Deploying Ubuntu OpenStack Kilo

My previous Ubuntu OpenStack setup has been using the Juno release. I received some installation problems for Kilo using the stable repo and so I switched to using the experimental repo. This comes with a number of surface changes.

  • The interactive installation asks for the installation type first, and password second.
  • The IP range of installed OpenStack services changes from 10.0.4.x to 10.0.7.x.
  • Juju GUI is no longer installed by default. You need to specifically add this as a service after initial installation.
  • The GUI displays additional information during installation.
  • The LXC container name changes from uoi-bootstrap to openstack-single-<user>.

Uninstall any existing environment

Remove any existing installed OpenStack cloud.

sudo openstack-install -k
sudo openstack-install -u

NOTE: Be sure to remove your existing cloud before upgrading. Failing to do so will mean you need to manually cleanup some things with:

sudo lxc-stop --name uoi-bootstrap
sudo lxc-destroy --name uoi-bootstrap
rm -rf $HOME/.cloud_install

Update the OpenStack installer

Upgrade Ubuntu OpenStack with the following commands. In my environment this installed version 0.99.14.

sudo apt-add-repository ppa:cloud-installer/experimental
sudo apt-get update
sudo apt-get upgrade openstack

Install OpenStack Kilo

Installing an Ubuntu OpenStack environment still uses the openstack-install command with an additional argument.

sudo openstack-install --upstream-ppa

NOTE: Updated 6/18/15 When using the experimental repo with version 0.99.12 or earlier you must specify the --extra-ppa argument and value, i.e. sudo openstack-install –extra-ppa ppa:cloud-installer/experimental. Thanks stokachu for pointing this out.

Adding Services

After setting up a Kilo cloud using Ubuntu OpenStack I was able to successfully add a Swift component. Something else that was not quite working as expected in stable.

References

Tracking the Ubuntu OpenStack installation process

Following on from Installing Ubuntu OpenStack the following steps help you navigate around the single server installation, monitoring and debugging the installation process.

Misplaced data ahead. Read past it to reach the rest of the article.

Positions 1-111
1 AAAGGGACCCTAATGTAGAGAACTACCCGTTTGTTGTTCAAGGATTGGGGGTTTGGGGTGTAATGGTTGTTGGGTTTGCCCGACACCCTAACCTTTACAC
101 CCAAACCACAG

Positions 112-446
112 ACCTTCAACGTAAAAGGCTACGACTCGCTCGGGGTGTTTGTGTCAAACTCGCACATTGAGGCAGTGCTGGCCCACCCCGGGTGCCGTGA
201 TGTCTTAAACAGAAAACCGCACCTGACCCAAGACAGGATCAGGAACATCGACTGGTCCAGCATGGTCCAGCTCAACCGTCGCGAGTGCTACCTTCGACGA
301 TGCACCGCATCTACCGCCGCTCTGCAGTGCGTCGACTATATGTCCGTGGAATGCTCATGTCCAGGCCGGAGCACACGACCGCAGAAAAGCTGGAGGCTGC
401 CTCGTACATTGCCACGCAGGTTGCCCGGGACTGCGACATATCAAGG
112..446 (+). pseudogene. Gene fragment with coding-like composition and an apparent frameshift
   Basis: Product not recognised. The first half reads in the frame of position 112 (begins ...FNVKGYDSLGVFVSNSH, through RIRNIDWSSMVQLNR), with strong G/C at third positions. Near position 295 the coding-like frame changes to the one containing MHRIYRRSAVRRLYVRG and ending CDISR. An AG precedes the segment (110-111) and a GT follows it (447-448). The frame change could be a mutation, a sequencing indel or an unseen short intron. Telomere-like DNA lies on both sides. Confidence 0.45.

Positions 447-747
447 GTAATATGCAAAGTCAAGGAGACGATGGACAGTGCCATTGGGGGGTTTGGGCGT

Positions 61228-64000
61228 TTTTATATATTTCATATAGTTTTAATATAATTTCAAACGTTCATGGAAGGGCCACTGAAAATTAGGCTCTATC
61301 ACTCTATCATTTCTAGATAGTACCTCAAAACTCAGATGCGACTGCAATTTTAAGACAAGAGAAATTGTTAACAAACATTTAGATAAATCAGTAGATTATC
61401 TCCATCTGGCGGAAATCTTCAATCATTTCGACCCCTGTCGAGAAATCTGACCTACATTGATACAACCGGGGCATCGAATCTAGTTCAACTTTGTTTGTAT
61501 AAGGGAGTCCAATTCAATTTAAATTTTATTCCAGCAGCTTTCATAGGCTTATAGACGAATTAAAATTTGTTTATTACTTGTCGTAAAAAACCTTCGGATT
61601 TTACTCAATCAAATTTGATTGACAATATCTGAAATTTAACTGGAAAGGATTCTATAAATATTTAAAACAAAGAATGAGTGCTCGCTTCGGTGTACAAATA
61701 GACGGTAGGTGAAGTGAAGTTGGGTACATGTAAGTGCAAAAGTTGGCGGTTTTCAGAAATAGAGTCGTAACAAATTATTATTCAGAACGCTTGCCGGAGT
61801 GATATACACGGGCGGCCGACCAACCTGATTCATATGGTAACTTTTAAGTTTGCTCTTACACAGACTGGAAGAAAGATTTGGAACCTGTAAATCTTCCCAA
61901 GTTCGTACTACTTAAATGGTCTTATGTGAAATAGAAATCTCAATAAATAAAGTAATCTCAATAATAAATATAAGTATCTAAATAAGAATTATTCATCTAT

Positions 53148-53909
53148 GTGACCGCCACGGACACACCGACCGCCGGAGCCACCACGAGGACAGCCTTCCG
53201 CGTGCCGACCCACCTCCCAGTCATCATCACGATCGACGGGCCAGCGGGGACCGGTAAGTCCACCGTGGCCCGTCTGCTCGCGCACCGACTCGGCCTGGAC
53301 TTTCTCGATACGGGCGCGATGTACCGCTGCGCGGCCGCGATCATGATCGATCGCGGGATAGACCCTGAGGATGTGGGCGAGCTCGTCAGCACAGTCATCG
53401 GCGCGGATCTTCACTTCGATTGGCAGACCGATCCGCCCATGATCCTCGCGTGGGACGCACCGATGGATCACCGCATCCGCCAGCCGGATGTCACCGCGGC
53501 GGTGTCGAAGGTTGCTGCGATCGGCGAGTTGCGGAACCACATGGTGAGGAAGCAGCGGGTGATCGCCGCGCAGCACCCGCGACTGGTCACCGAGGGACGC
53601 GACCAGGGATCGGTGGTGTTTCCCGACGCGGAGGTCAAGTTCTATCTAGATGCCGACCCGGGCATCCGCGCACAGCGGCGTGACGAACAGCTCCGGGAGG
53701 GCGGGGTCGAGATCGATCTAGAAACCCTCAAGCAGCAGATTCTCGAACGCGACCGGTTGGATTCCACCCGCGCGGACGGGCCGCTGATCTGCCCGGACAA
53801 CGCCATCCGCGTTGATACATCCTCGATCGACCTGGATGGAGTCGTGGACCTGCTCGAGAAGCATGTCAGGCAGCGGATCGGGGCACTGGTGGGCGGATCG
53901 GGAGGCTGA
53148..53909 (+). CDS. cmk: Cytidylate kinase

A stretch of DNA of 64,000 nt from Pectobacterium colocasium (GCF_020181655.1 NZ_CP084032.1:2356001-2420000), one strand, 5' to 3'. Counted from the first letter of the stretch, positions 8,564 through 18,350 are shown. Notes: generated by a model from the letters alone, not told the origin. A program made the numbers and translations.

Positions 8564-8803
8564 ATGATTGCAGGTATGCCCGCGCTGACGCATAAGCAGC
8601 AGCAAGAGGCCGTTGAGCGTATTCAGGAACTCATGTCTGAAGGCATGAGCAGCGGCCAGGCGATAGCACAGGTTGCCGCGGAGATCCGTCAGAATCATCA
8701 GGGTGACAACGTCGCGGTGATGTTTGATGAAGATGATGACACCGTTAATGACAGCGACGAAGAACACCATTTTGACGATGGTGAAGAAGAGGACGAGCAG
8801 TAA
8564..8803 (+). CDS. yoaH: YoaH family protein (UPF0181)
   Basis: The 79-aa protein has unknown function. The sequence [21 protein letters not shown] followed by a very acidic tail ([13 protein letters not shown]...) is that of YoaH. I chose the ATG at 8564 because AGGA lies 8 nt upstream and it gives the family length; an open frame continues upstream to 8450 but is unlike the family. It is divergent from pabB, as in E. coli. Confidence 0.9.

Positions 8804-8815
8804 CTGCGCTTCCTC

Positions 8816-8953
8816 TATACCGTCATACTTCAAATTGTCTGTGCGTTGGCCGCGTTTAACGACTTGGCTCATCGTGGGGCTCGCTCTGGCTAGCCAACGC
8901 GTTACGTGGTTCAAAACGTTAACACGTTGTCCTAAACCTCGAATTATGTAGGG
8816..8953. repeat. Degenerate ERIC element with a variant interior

Configuration

The initial execution of the installer will create a default config.yaml file that defines the container and OpenStack services. After a successful installation this looks like:

$ more $HOME/.cloud-install/config.yaml
container_ip: 10.0.3.149
current_state: 2
deploy_complete: true
install_type: Single
openstack_password: openstack
openstack_release: juno
placements:
  controller:
    assignments:
      LXC:
      - nova-cloud-controller
      - glance
      - glance-simplestreams-sync
      - openstack-dashboard
      - juju-gui
      - keystone
      - mysql
      - neutron-api
      - neutron-openvswitch
      - rabbitmq-server
    constraints:
      cpu-cores: 2
      mem: 6144
      root-disk: 20480
  nova-compute-machine-0:
    assignments:
      BareMetal:
      - nova-compute
    constraints:
      mem: 4096
      root-disk: 40960
  quantum-gateway-machine-0:
    assignments:
      BareMetal:
      - quantum-gateway
    constraints:
      mem: 2048
      root-disk: 20480

This file changes during the installation process which I described later.

The LXC Container

The single server installation is managed within a single LXC container. You can obtain details of and connect to the container with the following.

$ sudo lxc-ls --fancy
----------------------------------------------------------------------------
uoi-bootstrap  RUNNING  10.0.3.149, 10.0.4.1, 192.168.122.1  -     YES